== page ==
Pi Bani said...

Ampun Kak Teh... mula-mula baca the title of your posting I TERbaca as "Memories of an Absent Minded Daughter". Banyak benar benda dalam kepala otak, pandai-pandai aje gi tokok tambah...

Beautiful piece. Makes me so thankful I took the decision to come back to Ipoh to stay with my mother when my father passed away in 1992. I am still staying with her and I treasure every moment.

Kak Teh said...

Zendra, masih sudahi phone conversations with , sembahyang laaa zaharah oi, jangan lupa.:) rawsa macam dok std six lagi!

Pi bani, Memories of an absent minded daughter tu mungkin akan datang tak beberap alama lgi! you are lucky boleh dok dengan mak. your mum is blessed.

ray said...

Komen Pak Malim kucing ray yg alim.

Mak Kak Teh, boleh ajar saya guna skype, tak? kata Pak Malim sambil meminum susu kotak. Saya tak tahu guna, kata Pak Malim yg merana.

madam gold said...

Beautiful piece kak teh...reminds me to visit my mom too.Havent seen her for four months.
Yes, sometimes there is a guilty feeling for not being able to be near her and do our duties.
I hope your mak will continue to stay healthy and be among the love ones.

Manal said...

clap clap clap....Read it before yet never failed to keep me enthused from the start towards the end of the entry. Nanti ade plak nak mintak autograph dgn mak kak teh if they could recognize her picure in the mag.

Kak Teh said...

Pak Malim tak pandai skype, tanya kak teh yang sedang type. Pak malim nak skype dengan sapa, tanya Kak Teh lagi sambil bertapa.

Madam Gold, thanks and do visit your mother. Hug her for me too.

Kak Teh said...

Manal, these are old stories rehashed. So some might be familiar to you. sapa lah nak autograph kak teh!!

~Tis§ot~ said...

kak teh, this is the best mother's day story i've ever read.

wishing u and family well....

happy mother's day to all mothers.

Andrea Wh@tever said...

Dear Kak Teh,

Thank you for this heartfelt and funny-in-a-sad-way piece that had me vacillating between laughter, tears and a tad of homesickness.

Thank you for reminding me that I should count my blessings to have a mom who, at 70, remains fiesty enough to bully her daughters-in-law into allowing her to drive to the mall, argue with my Dad over every little thing, and fight with my brothers whenever it's time for her monthly medical check-up *laughs*

rossie's said...

Ibu..ibu..engkau lah ratu hatiku
tempat ku mencurah kasih..
wahai ibu...
Tanpa ibu kita tida didunia ini...

Kak Teh said...

Tissot ( is that spelling okay?) thanks for kind words. I found it most difficult to write this piece.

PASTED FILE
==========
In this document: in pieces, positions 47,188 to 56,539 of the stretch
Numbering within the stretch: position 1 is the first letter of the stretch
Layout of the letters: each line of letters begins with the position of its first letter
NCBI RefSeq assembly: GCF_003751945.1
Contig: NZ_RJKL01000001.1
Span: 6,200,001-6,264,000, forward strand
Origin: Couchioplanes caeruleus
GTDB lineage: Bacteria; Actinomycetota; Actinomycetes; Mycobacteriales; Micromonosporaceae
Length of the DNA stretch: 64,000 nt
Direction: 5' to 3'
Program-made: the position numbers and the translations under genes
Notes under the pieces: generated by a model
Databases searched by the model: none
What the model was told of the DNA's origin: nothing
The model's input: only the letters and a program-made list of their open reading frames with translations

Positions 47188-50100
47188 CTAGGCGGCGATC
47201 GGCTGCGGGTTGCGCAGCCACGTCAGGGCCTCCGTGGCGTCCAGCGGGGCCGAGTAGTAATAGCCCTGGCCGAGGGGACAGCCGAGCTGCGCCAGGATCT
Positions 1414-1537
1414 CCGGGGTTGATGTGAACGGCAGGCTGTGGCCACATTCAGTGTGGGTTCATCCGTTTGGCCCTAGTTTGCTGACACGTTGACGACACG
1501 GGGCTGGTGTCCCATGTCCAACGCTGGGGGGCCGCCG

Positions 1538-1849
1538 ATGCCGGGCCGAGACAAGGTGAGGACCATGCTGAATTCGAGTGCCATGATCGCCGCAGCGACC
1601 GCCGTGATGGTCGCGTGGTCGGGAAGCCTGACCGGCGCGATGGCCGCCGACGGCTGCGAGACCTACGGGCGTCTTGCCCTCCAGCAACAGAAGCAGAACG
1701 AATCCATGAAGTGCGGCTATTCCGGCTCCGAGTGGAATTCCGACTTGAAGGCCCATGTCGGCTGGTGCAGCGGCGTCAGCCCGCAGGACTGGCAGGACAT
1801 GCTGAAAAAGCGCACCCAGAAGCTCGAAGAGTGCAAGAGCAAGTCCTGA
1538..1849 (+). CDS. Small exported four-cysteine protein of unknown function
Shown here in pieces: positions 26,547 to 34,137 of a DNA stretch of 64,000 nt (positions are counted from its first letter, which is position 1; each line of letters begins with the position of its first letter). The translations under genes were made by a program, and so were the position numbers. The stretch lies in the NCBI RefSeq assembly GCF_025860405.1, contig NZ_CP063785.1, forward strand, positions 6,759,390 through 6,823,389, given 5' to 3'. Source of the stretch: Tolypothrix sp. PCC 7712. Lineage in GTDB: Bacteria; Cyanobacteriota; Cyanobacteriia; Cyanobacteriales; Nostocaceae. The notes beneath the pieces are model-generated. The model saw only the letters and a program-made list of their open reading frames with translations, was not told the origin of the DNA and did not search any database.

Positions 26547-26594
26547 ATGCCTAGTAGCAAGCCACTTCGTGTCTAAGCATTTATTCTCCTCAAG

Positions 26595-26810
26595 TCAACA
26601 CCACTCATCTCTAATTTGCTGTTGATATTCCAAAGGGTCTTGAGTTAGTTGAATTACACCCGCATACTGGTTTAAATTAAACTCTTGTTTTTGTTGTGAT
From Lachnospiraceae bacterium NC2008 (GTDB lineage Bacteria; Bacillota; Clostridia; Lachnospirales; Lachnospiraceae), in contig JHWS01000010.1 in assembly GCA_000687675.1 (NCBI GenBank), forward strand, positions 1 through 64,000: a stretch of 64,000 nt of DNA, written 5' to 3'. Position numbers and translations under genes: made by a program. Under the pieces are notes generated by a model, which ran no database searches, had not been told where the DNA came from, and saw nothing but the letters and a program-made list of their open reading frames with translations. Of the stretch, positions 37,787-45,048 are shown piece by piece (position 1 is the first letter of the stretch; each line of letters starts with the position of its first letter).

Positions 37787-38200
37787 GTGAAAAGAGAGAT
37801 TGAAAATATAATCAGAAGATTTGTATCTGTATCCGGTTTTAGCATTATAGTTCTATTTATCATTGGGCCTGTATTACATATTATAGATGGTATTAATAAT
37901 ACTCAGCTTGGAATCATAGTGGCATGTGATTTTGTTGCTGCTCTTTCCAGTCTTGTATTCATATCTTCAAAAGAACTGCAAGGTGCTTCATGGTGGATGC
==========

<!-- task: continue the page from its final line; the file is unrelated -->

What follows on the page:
Have a good day too.

Rossie, that song is the most wonderful dedication to Ibu!

Kak Teh said...

Andrea, I am glad you like the piece. My mum is ninety something and there have been moments of sadness but sometimes in sadness there are lots of wonderful moments too. I phoned my sister the other day and she told me about Mak, we just had to laugh...Mak, oh Mak!

Take care Andrea abd take care of your Mum and MIL.

Nazrah Leopolis said...

kakteh: i am at a loss for words.but i think u know exactly what i am feeling, and i think i can imagine what u must be feeling when u wrote this piece.

p.s : did u get my email re: your birthday?

Kak Teh said...

Yes, Nazrah, I know how you feel and do take care. Email? Will try to check again. I have been spammed a lot by people offering me millions and wanting to make me rich. Your email must have been lost among those.

nadya.s said...

bring tears to my eyes. happy mother's day kak teh. my love to your mom :)

Shahieda said...

What a beautiful post!! A mother's love is completely unconditional, that is something I've learnt when I became one myself!!

We just celebrated my mum's 54th birthday two days ago and I'm absolutely grateful to the Almighty to still have her with us.

At the end of the day making beautiful memories with your mom is what matters most. And you have so many Alghumdulillah!! Afterall, like I was taught 'Paradise lies at the feet of your mother,' may Allah grant you just that!! Ameen!

zaitgha said...

Kak Teh,

I am still missing my mum though she had gone almost 18 years ago...she would every time came to me in my dream, when i was carrying the 3 boys...in the dreams, she would scold me for not cooking what i wanted to eat while she cooking it for me....the moment she told me the food was ready, she would just gone...

thanks for sharing

edelweiss said...

Kak Teh,

Sedih lah pulak i baca posting u...
i tak tau lah i nih anak yang baik atau tak...i cuba sedaya upaya..

Insyallah semoga Mak dipanjangkan umur...dan sihat.

Happy mother's day to you n all readers.

LifeBloom said...